China's Rage

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NISID HAJARIChina's leaders are not alone in seeing the fall of dynasties in portents--floods, shooting stars, earthquakes. But their response to such omens often displays a singular crudeness. In the heart of Beijing, authorities have blocked off historic Tiananmen Square until July--ostensibly to replace its concrete with pink granite, but also no doubt to prevent crowds from congregating there on the 10th anniversary of the massacre of democracy activists this June 4. They have also decided that nearby Changan Avenue should be purified, cleansed of neon signs advertising the likes of Kodak and McDonald's, and that two neighborhoods populated by Uighurs--Muslims from China's northwest who are often blamed for separatist violence--be razed. New regulations ensure that anyone who dares report an earthquake without official permission can now be arrested.Yet the rumblings are now loud enough for all to hear--louder perhaps than at any time in the past two decades of reform. Already this year has seen dozens if not hundreds of protests across China: from investors angered by lost savings to workers distraught over being sacked to peasants--thousands of whom confronted armed troops in rural Hunan last month-- squeezed dry by corrupt officials. In 12 different incidents in January, crude bombs have been set off or discovered; 33 have died and more than 100 have been injured. Not all these explosions had political targets, and none seems to have any connection to the others. But they are likely only the tip of the iceberg. Only recently the Chinese Academy of Social Sciences revealed that an astonishing 2,500 bomb blasts were recorded in the first nine months of 1998. Together they speak of a worrying discontent--an uneasiness shared by leaders in Beijing, who may feel that their worst fears are beginning to come true.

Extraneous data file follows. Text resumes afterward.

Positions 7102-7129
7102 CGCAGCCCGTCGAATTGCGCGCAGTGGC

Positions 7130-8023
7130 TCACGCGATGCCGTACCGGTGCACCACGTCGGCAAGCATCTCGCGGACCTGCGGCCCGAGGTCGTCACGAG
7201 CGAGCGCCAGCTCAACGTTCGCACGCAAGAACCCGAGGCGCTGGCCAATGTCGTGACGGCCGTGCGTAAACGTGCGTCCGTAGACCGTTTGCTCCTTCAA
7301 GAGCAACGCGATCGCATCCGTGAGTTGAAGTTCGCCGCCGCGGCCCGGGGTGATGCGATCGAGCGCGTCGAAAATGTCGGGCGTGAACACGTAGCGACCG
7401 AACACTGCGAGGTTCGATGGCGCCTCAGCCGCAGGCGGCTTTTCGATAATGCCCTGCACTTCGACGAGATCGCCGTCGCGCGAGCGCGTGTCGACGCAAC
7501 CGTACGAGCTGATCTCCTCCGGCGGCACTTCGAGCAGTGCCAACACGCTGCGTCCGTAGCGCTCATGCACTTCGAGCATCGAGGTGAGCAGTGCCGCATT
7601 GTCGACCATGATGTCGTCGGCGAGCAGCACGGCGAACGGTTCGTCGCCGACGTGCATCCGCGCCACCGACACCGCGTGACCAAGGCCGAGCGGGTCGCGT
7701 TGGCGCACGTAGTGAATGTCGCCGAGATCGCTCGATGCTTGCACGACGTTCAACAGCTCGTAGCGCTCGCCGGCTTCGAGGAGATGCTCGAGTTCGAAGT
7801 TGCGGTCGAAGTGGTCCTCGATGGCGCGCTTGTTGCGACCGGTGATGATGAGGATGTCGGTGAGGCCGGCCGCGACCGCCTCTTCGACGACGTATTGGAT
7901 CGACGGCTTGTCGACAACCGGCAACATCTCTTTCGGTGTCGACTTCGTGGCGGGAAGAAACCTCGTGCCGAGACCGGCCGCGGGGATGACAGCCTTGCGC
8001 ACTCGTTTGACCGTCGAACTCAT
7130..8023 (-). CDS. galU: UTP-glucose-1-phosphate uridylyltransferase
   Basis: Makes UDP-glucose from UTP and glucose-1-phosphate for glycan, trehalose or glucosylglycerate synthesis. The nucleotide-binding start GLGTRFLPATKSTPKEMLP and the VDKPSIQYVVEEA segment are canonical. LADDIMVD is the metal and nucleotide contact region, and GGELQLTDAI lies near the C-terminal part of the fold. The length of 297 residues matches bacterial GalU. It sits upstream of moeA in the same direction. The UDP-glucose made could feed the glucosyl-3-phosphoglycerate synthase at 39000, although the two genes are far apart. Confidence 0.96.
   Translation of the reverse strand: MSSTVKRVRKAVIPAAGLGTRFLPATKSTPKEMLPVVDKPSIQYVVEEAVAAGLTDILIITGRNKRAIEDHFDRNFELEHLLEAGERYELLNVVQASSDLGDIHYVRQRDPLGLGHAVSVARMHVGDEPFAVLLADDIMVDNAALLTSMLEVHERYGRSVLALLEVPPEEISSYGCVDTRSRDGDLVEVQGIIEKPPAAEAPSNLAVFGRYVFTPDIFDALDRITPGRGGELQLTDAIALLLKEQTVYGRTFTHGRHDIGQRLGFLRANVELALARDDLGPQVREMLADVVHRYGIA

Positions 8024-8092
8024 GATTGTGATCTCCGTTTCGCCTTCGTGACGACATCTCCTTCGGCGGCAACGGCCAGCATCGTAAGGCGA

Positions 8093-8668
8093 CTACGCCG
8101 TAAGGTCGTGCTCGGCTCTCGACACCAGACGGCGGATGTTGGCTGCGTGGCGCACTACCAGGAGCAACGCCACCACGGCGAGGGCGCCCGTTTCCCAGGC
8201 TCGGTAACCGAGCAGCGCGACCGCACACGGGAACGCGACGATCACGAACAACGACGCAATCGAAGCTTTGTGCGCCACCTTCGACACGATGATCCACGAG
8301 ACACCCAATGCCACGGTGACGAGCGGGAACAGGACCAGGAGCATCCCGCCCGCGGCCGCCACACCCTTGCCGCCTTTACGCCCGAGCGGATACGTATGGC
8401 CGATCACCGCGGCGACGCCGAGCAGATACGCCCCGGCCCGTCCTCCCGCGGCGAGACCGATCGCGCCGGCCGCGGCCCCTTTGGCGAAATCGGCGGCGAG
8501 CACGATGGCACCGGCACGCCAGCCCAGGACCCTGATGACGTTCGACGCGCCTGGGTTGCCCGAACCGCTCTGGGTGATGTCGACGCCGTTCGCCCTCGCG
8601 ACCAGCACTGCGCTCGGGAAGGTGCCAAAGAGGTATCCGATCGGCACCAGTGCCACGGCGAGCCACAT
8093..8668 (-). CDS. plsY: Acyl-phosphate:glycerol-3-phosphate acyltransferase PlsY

They have reason to worry. More than 5,000 protests reportedly roiled the mainland last year, enough to tax even China's extensive security network. On Jan. 8 troops from Changsha, the provincial capital, rushed to Daolin township in southern Hunan to confront up to 10,000 angry farmers; one protester bled to death after being struck by a canister of tear gas. Only a few days earlier, another violent protest was recorded in Jiangsu province. And around the same time, 1,000 peasants reportedly challenged local elections in Shaanxi province. Smaller demonstrations have taken place in several other cities as laid-off workers demand compensation. The incidents are all the more unsettling precisely because they are so disconnected: the bombings--both far-flung (from Tibet to Fujian province) and mysterious (officials have blamed everything from jealousy to robbery)--point to a sense of random and widespread anger.

Taken individually, the protests often have quite limited aims. Most of these cases are very local, explains a Beijing academic. The rural population has no way to complain so they take extreme action. The Daolin riot was sparked by fury over the crushing tax burden (nearly twice the legal amount) levied by the local government--and by its wanton waste of that money. More common in cities are demands for unpaid wages and anger over corrupt management. So far, few protests have directly targeted leaders at the national level, or the Communist Party itself.